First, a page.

Etymology
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Words related to credo

*kerd- 
Proto-Indo-European root meaning "heart."

It forms all or part of: accord; cardiac; cardio-; concord; core; cordial; courage; credence; credible; credit; credo; credulous; creed; discord; grant; heart; incroyable; megalocardia; miscreant; myocardium; pericarditis; pericardium; quarry (n.1) "what is hunted;" record; recreant; tachycardia.

It is the hypothetical source of/evidence for its existence is provided by: Greek kardia, Latin cor, Armenian sirt, Old Irish cride, Welsh craidd, Hittite kir, Lithuanian širdis, Russian serdce, Old English heorte, German Herz, Gothic hairto, "heart;" Breton kreiz "middle;" Old Church Slavonic sreda "middle."
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creed (n.)

Old English creda "article or statement of Christian belief, confession of faith," from Latin credo "I believe" (see credo). Broadening 17c. to mean "a statement of belief on any subject." Meaning "what is believed, accepted doctrine" is from 1610s. Related: Creedal.

A Creed, or Rule of Faith, or Symbol, is a confession of faith for public use, or a form of words setting forth with authority certain articles of belief, which are regarded by the framers as necessary for salvation, or at least for the well-being of the Christian Church. [Philip Schaff, "The Creeds of Christendom," 1877]
credence (n.)

"belief, trust in facts derived from other than personal knowledge; that which gives a claim to belief," mid-14c., from Medieval Latin credentia "belief," from Latin credentum (nominative credens), past participle of credere "believe, trust" (see credo).

credential (n.)

"that which entitles to credit," 1756, probably a back-formation from credentials, from Medieval Latin credentialis, from credentia "belief," from Latin credere "to believe, trust" (see credo). Rare in the singular form. Earlier in English as an adjective, "confirming, corroborating" (late 15c.). As a verb, "provide with credentials," by 1828 (implied in credentialed).

credentials (n.)

"letters entitling the bearer to certain credit or confidence," 1670s, from Medieval Latin credentialis, from credentia  "belief," from Latin credere "to believe, trust" (see credo). Probably immediately as a shortening of letters credential (1520s, with French word order); earlier was letter of credence (mid-14c.). Especially in reference to the letters of authorization given by a government to an ambassador.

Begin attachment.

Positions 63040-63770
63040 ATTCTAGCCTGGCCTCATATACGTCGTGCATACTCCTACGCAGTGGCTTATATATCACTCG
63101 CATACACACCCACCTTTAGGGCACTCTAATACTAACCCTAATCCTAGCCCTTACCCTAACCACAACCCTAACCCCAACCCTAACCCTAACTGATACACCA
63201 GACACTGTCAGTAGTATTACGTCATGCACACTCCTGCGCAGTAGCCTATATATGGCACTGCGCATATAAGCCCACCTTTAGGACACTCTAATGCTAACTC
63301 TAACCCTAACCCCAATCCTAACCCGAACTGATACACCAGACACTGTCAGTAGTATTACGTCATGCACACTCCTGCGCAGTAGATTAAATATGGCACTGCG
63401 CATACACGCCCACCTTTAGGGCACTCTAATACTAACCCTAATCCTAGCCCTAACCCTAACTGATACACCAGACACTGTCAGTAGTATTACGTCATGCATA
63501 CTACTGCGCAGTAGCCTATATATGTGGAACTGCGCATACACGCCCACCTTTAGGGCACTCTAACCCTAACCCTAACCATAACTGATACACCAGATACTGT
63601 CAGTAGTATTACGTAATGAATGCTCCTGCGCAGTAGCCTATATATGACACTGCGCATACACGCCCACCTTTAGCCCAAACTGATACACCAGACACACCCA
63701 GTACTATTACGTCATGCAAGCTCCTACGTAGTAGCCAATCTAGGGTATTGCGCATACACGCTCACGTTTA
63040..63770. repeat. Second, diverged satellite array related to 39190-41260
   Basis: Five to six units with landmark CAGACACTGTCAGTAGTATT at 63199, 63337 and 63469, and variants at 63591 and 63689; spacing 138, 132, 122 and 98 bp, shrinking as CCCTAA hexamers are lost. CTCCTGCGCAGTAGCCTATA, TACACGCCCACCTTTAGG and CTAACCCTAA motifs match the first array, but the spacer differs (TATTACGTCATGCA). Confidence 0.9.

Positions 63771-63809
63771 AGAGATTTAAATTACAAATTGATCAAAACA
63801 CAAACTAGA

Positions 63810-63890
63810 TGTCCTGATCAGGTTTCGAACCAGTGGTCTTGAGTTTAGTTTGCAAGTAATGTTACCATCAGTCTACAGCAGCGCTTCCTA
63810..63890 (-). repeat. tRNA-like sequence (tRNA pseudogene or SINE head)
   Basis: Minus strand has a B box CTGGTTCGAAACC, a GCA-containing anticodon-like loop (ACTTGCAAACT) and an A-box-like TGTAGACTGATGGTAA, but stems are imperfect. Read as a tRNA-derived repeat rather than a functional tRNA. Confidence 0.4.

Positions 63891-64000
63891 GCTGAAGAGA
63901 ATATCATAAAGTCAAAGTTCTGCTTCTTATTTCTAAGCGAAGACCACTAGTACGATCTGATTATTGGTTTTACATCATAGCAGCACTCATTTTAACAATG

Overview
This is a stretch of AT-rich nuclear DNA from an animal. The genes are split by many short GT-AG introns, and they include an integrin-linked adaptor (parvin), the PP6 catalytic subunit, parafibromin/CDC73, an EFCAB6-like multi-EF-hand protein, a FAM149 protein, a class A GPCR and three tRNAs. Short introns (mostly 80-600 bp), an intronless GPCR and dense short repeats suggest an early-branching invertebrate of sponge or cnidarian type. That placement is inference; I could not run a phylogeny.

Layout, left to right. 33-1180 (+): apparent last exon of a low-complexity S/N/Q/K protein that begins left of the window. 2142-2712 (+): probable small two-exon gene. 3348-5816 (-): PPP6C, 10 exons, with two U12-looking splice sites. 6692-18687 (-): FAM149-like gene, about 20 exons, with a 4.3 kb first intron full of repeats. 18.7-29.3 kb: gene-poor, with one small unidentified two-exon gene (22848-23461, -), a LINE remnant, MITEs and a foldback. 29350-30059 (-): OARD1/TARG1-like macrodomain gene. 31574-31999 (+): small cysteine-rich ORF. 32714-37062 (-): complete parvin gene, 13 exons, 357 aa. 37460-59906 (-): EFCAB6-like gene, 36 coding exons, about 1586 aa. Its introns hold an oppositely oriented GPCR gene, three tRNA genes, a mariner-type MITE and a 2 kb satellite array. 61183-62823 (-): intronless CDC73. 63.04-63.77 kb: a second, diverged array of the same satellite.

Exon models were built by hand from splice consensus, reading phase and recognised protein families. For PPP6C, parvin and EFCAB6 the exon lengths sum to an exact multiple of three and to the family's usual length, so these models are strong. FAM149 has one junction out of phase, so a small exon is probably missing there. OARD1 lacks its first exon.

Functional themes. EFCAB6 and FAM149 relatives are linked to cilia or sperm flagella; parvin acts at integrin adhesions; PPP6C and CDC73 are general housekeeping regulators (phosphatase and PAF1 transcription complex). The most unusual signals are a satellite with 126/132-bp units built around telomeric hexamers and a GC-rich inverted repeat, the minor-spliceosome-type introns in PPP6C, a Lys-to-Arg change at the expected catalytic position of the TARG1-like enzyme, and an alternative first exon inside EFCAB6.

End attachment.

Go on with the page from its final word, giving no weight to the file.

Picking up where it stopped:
credible (adj.)

"believable, worthy of belief, capable of being believed, involving no impossibility; of known or obvious veracity or competence," late 14c., from Latin credibilis "worthy to be believed," from credere "to believe" (see credo). Related: Credibly.

credit (n.)

1540s, "belief, faith," from French crédit (15c.) "belief, trust," from Italian credito, from Latin creditum "a loan, thing entrusted to another," neuter past participle of credere "to trust, entrust, believe" (see credo).

The commercial sense of "confidence in the ability and intention of a purchaser or borrower to make payment at some future time" was in English by 1570s (creditor is mid-15c.); hence "sum placed at a person's disposal" by a bank, etc., 1660s. From 1580s as "one who or that which brings honor or reputation to." Meaning "honor, acknowledgment of merit," is from c. 1600.

Academic sense of "point awarded for completing a course of study" is by 1904 (short for hour of credit (1892), given for satisfactory completion of one lecture, etc., a week, usually one hour in length). Movie/broadcasting sense "acknowledgement and naming of the individual contributors" (in plural, credits) is by 1914.

Credit rating is from 1958; credit union "cooperative banking society" is 1881, American English.

creditor (n.)

mid-15c., "one to whom any return is due or payable, one to whom money is owed," from Anglo-French creditour, Old French creditor (early 14c.), from Latin creditor "truster; lender," from creditus, past participle of credere "to believe" (see credo).

credulity (n.)

early 15c., "faith, belief," from Old French credulité (12c.), from Latin credulitatem (nominative credulitas) "easiness of belief, rash confidence," noun of quality from credulus "that easily believes, trustful," from credere "to believe" (see credo). Meaning "a weak or ignorant disregard of the importance of evidence, a disposition too ready to believe," especially absurd or impossible things, is from 1540s.

credulous (adj.)

"disposed to believe, uncritical with regard to beliefs," 1570s, from Latin credulus "that easily believes, trustful," from credere "to believe" (see credo). Related: Credulously; credulousness.

Alas, my Friends, credulous incredulity is a strange matter. But when a whole Nation is smitten with Suspicion, ... what help is there? Such Nation is already a mere hypochondriac bundle of diseases; as good as changed into glass; atrabiliar, decadent; and will suffer crises. Is not Suspicion itself the one thing to be suspected, as Montaigne feared only fear? [Carlyle, "French Revolution"]